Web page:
The Reversal of 1939
The second reversal of alliances in the modern era that attracts attention is the signature of the treaty between the Soviet Union and Germany in 1939, colloquially called the Hitler-Stalin Pact. The case may be made that this is not a true reversal of alliances in view of the fact that a process of Soviet-German cooperation actually began, stutter-step, with the Treaty of Rapallo (1922) between, at the time, two weak pariah states. The Bolshevik regime was an international pariah because it published secret treaties from before the First World War and undertook a public discourse advocating the proletarian revolution in the countries of the victors of that war; and the Weimar Republic was an international pariah because it was the successor regime in the country that was that war's principal loser.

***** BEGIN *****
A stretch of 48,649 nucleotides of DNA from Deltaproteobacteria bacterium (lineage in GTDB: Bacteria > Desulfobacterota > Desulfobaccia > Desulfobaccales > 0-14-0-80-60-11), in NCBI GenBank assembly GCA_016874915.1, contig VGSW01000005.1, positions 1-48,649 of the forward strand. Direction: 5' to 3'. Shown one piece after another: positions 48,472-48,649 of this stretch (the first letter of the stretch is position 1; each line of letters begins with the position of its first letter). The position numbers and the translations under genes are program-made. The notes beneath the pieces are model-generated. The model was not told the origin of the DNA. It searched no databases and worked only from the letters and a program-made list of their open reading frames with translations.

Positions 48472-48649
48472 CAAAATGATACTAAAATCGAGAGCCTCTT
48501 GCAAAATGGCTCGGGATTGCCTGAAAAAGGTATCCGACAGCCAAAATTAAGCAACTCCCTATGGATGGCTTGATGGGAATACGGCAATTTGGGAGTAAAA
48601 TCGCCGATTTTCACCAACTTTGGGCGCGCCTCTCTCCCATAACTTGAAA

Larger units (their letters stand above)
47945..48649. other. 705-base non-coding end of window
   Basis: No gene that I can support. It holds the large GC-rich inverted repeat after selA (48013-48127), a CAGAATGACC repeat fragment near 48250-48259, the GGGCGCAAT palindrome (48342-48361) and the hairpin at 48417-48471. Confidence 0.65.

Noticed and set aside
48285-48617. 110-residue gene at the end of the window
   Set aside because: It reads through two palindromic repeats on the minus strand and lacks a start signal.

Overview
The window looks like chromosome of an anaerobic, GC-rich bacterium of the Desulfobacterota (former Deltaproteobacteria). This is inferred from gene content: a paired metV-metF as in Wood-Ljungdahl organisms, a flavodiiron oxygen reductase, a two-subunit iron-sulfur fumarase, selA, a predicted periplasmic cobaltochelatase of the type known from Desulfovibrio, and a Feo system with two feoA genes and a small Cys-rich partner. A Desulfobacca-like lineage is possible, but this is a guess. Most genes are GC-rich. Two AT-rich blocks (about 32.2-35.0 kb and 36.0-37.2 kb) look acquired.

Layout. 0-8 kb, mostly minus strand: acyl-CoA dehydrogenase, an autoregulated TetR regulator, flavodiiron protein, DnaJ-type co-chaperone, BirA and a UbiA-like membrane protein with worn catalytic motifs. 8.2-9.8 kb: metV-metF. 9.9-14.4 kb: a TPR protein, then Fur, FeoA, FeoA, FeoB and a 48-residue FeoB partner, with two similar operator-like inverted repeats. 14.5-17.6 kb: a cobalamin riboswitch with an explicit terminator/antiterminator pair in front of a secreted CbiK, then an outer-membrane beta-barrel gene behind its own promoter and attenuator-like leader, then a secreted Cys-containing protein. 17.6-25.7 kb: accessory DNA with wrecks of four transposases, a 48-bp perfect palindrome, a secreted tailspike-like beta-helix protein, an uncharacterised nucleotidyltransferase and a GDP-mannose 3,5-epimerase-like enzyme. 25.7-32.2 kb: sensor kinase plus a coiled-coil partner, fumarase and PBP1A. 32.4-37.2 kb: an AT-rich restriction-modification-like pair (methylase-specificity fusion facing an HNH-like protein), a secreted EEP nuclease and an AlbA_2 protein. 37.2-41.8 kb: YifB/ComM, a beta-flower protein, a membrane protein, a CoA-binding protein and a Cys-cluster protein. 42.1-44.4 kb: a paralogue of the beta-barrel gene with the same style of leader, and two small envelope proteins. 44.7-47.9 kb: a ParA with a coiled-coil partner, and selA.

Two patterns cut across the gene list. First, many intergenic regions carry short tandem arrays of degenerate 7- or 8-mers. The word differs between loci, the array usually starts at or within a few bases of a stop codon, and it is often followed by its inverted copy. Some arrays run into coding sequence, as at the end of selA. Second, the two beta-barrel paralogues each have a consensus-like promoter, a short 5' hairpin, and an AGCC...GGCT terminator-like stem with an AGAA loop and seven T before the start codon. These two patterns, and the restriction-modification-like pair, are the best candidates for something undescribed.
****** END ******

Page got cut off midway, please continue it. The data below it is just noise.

Yet throughout the 1920s and especially the 1930s, the Soviet Union in fact followed a so-called "Dual Policy": on the one hand, it sought to cooperate with the West European capitalist democratic regimes in order to ensure the integrity and security, against the German threat, of the small states lying between Deutschland und Russland; and on the other hand, it sought to cooperate with Germany in the heart of the European continent itself, against the more peripherally located powers, which happened to be those very capitalist democratic regimes, chiefly France and Great Britain. Stalin's pact with Hitler was simply a final choice between one of these two alternatives, and so, arguably, was not a true reversal of alliances.
Here it is harder to see any real comparison. The United States is not a weak international pariah like the Soviet Union was in the 1920s and 1930s. But what about Iran? Could Iran's behavior today be analogous to the USSR's between the two wars? Not really. For Iran is not reversing any alliance. It is not throwing any other power over in favor of the United States. It is not Teheran's diplomatic behavior, but Washington's, that is wreaking new havoc in foreign chancelleries.